And with the Canadian dollar on virtual parity with its Australian counterpart, the only surprises you’ll get when you’re there are the serendipitous discoveries you’ll make along the way.
1. The Northern Lights
The ghostly, shimmering hues of the Northern Lights are hypnotic and you’ll find them lighting up the sky in many parts of Canada. The celestial light display is the result of the sun’s charged particles interacting with the molecules and atoms in the Earth’s atmosphere.
The best places to see the Northern Lights in Canada are:
- Whitehorse, Yukon
- Dempster Highway, Yukon
- Fort McMurray, Alberta
- Athabasca Country, Alberta
- Yellowknife, Northwest Territories
- Iqaluit, Nunavut
- Northern Labrador, Newfoundland/Labrador
- La Ronge, Saskatchewan
You can track the Northern Lights forecast at aurora-service.org/ Hint: The further north you travel, the more likely you’ll be to witness the fuller, big sky effect of the lights.
2. Niagara Falls
The falls are one of North America’s top tourist destinations. Collectively, the three separate tributaries that make up the Falls form a border region between Canada’s Ontario Province and the United States.
Most visitors find that the Canadian side offers the best viewing, with many more added attractions to be found than on the US side. In fact, one of the falls – Horseshoe Falls – can only be seen from the Canadian side.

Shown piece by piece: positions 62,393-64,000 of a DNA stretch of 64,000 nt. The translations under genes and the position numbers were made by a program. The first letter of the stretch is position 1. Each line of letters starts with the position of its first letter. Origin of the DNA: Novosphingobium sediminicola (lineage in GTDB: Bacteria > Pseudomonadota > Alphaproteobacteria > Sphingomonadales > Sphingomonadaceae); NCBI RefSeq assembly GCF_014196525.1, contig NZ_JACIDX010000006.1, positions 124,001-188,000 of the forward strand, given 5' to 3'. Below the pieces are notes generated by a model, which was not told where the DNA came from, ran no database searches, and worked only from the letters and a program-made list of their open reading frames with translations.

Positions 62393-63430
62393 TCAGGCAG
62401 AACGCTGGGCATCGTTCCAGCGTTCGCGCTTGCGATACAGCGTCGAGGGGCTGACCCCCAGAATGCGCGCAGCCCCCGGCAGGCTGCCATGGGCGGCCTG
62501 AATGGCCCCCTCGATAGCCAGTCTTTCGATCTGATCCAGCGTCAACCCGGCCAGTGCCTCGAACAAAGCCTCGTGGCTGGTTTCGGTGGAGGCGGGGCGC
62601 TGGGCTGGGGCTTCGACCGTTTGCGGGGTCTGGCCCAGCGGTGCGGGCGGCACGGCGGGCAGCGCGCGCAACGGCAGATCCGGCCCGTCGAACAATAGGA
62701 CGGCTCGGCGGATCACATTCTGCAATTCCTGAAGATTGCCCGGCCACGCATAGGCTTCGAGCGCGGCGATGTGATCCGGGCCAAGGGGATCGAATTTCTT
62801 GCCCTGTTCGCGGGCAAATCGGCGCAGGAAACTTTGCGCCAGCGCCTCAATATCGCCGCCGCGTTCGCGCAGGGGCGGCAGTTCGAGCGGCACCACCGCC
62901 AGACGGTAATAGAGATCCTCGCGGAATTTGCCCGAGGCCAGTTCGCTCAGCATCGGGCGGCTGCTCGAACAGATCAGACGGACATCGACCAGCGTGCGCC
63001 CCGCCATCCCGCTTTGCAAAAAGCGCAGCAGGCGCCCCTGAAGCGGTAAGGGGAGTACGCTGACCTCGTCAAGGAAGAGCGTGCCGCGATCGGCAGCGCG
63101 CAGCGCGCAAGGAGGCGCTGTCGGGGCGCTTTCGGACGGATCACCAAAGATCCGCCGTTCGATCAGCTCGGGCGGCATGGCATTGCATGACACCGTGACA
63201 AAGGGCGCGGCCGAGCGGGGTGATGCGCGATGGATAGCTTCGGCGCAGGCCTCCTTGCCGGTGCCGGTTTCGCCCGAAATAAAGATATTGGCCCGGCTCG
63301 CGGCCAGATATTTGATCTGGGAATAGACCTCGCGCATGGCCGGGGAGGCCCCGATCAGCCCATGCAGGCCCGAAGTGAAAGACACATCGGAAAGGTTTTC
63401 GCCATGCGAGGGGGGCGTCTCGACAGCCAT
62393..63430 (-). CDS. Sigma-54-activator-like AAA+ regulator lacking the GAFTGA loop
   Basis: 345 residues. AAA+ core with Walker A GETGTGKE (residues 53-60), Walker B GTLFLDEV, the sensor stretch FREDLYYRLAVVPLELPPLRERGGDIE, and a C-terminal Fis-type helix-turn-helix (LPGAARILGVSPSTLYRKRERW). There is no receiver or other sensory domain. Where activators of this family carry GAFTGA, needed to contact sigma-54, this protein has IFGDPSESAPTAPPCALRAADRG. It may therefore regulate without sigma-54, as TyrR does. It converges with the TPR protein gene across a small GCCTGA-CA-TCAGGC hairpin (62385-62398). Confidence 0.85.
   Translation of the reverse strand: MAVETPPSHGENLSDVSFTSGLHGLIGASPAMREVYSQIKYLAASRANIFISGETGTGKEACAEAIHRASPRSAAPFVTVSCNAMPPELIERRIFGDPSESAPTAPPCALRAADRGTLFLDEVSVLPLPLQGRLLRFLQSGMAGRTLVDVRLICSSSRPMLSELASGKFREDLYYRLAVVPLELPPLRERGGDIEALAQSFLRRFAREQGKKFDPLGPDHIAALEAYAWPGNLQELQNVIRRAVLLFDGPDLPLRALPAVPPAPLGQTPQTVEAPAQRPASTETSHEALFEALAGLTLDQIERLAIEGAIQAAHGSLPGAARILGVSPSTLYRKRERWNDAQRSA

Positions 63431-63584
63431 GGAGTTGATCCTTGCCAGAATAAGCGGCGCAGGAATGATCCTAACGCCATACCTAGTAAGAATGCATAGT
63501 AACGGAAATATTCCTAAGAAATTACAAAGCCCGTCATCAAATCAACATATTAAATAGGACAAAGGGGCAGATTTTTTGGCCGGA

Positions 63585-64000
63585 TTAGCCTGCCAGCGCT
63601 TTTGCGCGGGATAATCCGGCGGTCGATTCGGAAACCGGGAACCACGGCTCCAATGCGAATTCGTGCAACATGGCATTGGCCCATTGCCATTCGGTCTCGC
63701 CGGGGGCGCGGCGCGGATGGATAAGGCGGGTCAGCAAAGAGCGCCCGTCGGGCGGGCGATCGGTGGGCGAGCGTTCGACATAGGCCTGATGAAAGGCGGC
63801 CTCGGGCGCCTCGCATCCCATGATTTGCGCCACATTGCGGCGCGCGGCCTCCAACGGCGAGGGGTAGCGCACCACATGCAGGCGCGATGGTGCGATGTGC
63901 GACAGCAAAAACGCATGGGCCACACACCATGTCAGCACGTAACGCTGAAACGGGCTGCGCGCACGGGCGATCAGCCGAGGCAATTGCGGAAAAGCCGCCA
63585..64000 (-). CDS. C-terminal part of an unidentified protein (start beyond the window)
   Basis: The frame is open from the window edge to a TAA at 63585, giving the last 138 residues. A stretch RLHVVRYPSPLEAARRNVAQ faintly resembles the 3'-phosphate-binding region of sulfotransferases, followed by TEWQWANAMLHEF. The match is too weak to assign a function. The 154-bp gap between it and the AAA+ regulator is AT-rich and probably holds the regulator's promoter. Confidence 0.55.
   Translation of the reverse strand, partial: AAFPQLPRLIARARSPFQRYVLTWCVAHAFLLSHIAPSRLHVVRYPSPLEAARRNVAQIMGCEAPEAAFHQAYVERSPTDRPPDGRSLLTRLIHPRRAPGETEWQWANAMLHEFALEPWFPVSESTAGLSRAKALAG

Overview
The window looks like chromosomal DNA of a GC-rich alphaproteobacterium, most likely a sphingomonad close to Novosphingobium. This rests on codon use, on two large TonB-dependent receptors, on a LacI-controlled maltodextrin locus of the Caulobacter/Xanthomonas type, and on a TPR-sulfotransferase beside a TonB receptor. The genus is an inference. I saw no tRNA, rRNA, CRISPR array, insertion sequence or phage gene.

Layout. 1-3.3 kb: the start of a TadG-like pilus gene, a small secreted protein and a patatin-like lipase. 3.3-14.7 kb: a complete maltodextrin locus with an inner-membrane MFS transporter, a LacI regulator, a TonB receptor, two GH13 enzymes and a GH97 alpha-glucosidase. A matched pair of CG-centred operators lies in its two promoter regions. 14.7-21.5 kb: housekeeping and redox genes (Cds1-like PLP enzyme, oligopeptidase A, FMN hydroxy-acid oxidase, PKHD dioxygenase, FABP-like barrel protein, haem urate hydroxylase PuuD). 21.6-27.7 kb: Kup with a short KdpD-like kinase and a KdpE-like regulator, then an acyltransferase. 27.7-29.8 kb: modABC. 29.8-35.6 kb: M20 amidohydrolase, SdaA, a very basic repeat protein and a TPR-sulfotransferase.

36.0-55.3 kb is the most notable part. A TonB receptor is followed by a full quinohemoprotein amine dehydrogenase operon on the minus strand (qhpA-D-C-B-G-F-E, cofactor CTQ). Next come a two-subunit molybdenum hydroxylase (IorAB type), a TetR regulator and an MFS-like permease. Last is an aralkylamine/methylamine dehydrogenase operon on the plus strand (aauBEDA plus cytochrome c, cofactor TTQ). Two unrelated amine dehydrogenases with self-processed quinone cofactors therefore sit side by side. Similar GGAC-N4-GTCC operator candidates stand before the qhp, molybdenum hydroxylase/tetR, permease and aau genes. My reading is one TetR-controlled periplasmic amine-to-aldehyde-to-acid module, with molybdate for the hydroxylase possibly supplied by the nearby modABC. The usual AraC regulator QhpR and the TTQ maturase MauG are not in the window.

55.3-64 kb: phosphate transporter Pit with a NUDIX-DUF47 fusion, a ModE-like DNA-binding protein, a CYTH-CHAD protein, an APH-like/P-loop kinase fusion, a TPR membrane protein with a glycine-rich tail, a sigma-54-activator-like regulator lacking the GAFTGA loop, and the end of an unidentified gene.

Stroll Queen Victoria Park’s manicured gardens for the best views of both Horseshoe and American Falls, or take a bird’s eye view from the top of the Skylon Tower.
3. Polar bears
Located on the shores of the icy Hudson Bay in the northern reaches of Manitoba, the tiny village of Churchill is about as remote as you can get. However quiet and remote it may be, this unassuming town attracts thousands of tourists each year all looking to meet some of the local residents – polar bears!
Prime viewing times are October-November just as the ice starts to form on the bay. Spot the bears from one of the Tundra Buggy tours, or select a guided tour closer to town.
4. The Rockies
Stretching more than 1,500 kilometres across the border regions of British Columbia and Alberta, the Rocky Mountains attracts outdoor adventurists, nature lovers and of course, lovers of all winter sports.
Beautiful mountain peaks, accentuated by stunning lakes and wildlife make the ‘Rockies’ an absolute must-see destination.
5. A taste of France
French Canadians are descendants of the colonial-era French settlers. Most live in the province of Quebec where they are the majority of the population.
For a bit of big city French flavour, consider a visit to Montreal or Quebec City. Other than the language and culture, French influences extend to the architecture, food and wine.
You’ll also find a welcoming, generous people which is true of Canadians everywhere who have been voted among the friendliest people in the world.
Canadians are proud of their country and eager to share their knowledge and heritage with visitors.
Published under license from Well Travelled.